That does suck, you can't really play D&D 3.5, PF, or 5E without the metagame mechanics, they're a fundamental part of the system, and for somebody like me, they're an enjoyable part of the system. It is certainly possible to optimize a fighter to work in social situations with the right combination of feats ACFs, multiclassing, and prestige classes, without losing that much of being a fighter.

Heck, the Daring Swashbuckler Craven Rogue (or whatever that trick is called, it's been years since I've focused on that) has good social skills is only -1 BAB, and gets sneak attack and bonus damage and has a whole bunch of cool tricks they can use. That would be one option for a fighter that wouldn't be useless out of combat. Trapfinder Barbarian is another example. There are many many ways to make fighters very viable outside of combat. Hell, if your DM will let you take leadership you can get a bard or NPC class as a cohort and use them to help you in social situations.

Lord Raziere
2017-10-06, 05:22 PM
If I have the choice of games it won't be 3.X, but often times the group I am with doesn't want to play anything except for Pathfinder.

I have never been in a group that allowed ToB, but even if they did I am not sure I would ever play a warblade (or a 4e fighter). Conceptually I just don't like the idea of someone who has to listen to some arbitrary meta-game mechanic that limits when they can use their abilities, and it is both frustrating and immersion killing when I can't use the maneuver I need in the given situation despite being able to use it in the past because reasons.

I think we need to back up because there is a fundamental disconnect in what you are saying and what I am hearing.

It sounds like you are simultaneously condemning power-gamers and optimizers, but at the same time saying that you should be allowed to do whatever you want at the gaming table without anyone being able to tell you no or even make a judgment about your actions.

For example when you say ""this is how things are, and thus the way they should stay." because you can't imagine something better" it sounds like you are belitteling anyone whose game preference is not pure Calvin-ball, and the only level of play in D&D that approaches that is the TO / Pun-Pun level.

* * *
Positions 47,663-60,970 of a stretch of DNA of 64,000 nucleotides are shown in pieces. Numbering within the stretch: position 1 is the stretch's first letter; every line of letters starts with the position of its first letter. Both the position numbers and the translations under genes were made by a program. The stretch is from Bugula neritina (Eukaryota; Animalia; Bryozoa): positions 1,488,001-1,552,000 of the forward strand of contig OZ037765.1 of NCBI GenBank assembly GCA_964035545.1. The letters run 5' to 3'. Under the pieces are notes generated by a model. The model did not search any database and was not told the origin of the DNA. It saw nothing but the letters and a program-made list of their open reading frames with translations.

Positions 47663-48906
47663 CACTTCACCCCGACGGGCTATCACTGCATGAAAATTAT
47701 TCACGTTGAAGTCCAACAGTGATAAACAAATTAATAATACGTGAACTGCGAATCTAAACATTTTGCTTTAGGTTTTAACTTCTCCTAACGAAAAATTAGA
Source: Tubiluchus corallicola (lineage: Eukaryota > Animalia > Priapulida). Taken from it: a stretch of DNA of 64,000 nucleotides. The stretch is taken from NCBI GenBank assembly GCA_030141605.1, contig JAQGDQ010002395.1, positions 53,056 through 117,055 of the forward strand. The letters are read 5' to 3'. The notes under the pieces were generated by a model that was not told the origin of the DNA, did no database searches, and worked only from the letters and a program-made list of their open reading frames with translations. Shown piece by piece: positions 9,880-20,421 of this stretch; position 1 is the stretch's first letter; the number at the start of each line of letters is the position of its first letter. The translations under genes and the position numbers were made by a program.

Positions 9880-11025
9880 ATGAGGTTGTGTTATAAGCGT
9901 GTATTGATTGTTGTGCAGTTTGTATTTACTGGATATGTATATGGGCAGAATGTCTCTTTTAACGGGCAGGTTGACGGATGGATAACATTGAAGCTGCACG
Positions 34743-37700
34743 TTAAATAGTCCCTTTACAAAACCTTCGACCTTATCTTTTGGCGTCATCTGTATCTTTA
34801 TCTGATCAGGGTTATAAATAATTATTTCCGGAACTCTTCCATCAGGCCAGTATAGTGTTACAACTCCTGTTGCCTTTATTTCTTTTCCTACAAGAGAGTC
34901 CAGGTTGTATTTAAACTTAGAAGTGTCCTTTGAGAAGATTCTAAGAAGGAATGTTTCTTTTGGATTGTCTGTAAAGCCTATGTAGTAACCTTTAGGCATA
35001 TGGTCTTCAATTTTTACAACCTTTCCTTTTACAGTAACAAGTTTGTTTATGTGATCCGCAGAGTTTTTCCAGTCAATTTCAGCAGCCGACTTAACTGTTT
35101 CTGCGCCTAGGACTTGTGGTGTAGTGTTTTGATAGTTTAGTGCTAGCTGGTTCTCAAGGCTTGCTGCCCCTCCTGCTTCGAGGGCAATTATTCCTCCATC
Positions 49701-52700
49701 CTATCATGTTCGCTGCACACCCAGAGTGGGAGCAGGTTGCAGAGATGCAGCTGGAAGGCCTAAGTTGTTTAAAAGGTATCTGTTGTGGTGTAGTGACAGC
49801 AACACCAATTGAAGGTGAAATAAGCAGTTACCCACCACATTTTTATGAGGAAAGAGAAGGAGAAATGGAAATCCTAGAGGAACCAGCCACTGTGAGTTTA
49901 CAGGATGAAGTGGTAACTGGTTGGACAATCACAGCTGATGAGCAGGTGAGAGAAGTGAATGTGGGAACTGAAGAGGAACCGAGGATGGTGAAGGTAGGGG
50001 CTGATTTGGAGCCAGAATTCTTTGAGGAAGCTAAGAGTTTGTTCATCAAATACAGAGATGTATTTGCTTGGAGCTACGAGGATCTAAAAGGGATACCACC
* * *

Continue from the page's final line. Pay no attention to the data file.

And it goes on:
Now, what I think you are trying to say is that people should be allowed to play the character concept that they want to play, it is the game-designers responsibility to ensure that all character concepts are on a roughly equal playing field, and if they failed at this (or there are no rules to cover such a character at all) then the players should work together to come up with equitable house rules.

And if this is the case I agree with you, but there are limits. For example, if we are playing a spaghetti western campaign one guy wanting to play superman is probably going to ruin the game for everyone else, both because super-heroes and western are too different genres and people who signed on to play one might not also want to play the other, and because if you are playing a guy who is immune to bullets you are going to kind of ruin a game where the primary means of settling conflict is through said bullets.

If you actually believe that I'd do all these ridiculous things, thats on you. Sure I may have mis-communicated, but anyone with logic can figure out that I do a bunch of reasonable things to make a game work or I wouldn't get any fun at all. Which I do.

I just am tried of these arguments being used again and again that are clearly bull, that I no longer have any patience for, especially when the other side doesn't seem to be reasonable at all in how they approach imbalance or treatment of characters that don't fall into their little magic only paradigm.

but yes people should work together to come up with a good equitable characters all on the same playing field, but what I've heard of 3.5 does to try fix it, it just sounds wrong. not even trying to limit the wizards power or buff the fighter in any way, while saying any attempt to fix this being wrong because "imbalance is good" which is not fixing the problem, but ignoring it while dancing around it very well.

they justify this imbalance through consistency and thus turn what should be a good thing into propping up an imbalance. Yes that I am aware balance and consistency aren't linked and no I do not care.

My stance is equality and freedom of character creation, both of them as much as possible, I don't care if some person shouts at me to go to another system, I am not bound by one system or another, because its possible to have fun with many systems, to desire these things in more than one thing and to recognize that if you limit yourself to one roleplaying system that isn't popular well.....you won't get many chances to play at all, now won't you? especially not online. so its either try to "avoid" Dnd (as if that can be done in roleplaying at all) be the gm of whatever the system I want and never be player or I can desire what I want, for as many systems I want and fight for that with stubbornness and determination. at least this way I'm not sitting meekly for the perfect game that will never come to come along.